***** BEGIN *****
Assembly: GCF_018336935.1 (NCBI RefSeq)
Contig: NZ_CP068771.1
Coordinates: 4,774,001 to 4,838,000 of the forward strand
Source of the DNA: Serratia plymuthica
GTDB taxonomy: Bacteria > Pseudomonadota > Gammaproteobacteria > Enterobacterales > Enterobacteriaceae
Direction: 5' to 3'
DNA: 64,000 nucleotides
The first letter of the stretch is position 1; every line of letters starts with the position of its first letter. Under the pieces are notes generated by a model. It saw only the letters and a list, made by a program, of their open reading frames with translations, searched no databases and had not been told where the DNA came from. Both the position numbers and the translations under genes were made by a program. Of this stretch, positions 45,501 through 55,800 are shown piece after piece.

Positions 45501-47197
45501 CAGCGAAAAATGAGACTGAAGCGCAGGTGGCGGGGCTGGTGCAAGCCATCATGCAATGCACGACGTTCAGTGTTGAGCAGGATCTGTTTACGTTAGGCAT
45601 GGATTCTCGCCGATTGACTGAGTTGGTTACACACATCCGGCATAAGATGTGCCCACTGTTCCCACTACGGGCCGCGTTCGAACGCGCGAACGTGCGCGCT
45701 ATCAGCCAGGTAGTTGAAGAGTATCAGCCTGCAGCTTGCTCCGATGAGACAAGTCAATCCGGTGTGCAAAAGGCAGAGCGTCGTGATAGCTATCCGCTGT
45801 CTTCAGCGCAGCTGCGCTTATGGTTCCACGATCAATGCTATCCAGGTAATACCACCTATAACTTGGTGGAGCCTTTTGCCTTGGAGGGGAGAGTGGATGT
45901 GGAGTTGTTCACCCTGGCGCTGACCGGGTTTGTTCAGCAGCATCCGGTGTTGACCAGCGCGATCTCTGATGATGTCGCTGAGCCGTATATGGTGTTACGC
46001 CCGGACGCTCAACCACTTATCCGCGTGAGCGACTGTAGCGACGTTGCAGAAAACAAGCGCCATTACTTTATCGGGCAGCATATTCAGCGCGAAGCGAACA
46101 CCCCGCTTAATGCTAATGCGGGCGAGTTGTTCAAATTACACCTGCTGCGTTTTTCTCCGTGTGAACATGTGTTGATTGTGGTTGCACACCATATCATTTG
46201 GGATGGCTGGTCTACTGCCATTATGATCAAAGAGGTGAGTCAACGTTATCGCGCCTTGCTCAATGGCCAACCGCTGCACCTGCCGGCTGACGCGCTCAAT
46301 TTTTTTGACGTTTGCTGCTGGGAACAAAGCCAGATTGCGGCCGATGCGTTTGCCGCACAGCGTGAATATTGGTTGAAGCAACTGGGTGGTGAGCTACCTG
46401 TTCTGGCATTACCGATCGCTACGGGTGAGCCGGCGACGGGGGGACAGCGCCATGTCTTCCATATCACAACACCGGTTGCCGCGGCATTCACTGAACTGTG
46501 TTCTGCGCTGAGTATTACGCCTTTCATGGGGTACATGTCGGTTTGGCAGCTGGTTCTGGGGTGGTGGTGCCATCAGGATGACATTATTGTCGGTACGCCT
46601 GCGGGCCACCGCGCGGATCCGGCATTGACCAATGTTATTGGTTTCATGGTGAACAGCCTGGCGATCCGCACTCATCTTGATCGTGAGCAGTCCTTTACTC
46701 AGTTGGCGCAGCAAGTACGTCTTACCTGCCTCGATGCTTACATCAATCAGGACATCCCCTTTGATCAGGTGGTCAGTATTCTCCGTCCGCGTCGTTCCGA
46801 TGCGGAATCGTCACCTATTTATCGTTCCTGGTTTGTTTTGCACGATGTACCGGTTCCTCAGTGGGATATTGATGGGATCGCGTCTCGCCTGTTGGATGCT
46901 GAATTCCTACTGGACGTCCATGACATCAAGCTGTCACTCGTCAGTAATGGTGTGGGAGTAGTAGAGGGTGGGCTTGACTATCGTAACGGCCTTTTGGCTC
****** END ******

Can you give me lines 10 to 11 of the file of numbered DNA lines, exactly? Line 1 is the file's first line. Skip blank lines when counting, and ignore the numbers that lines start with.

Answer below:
45501 CAGCGAAAAATGAGACTGAAGCGCAGGTGGCGGGGCTGGTGCAAGCCATCATGCAATGCACGACGTTCAGTGTTGAGCAGGATCTGTTTACGTTAGGCAT
45601 GGATTCTCGCCGATTGACTGAGTTGGTTACACACATCCGGCATAAGATGTGCCCACTGTTCCCACTACGGGCCGCGTTCGAACGCGCGAACGTGCGCGCT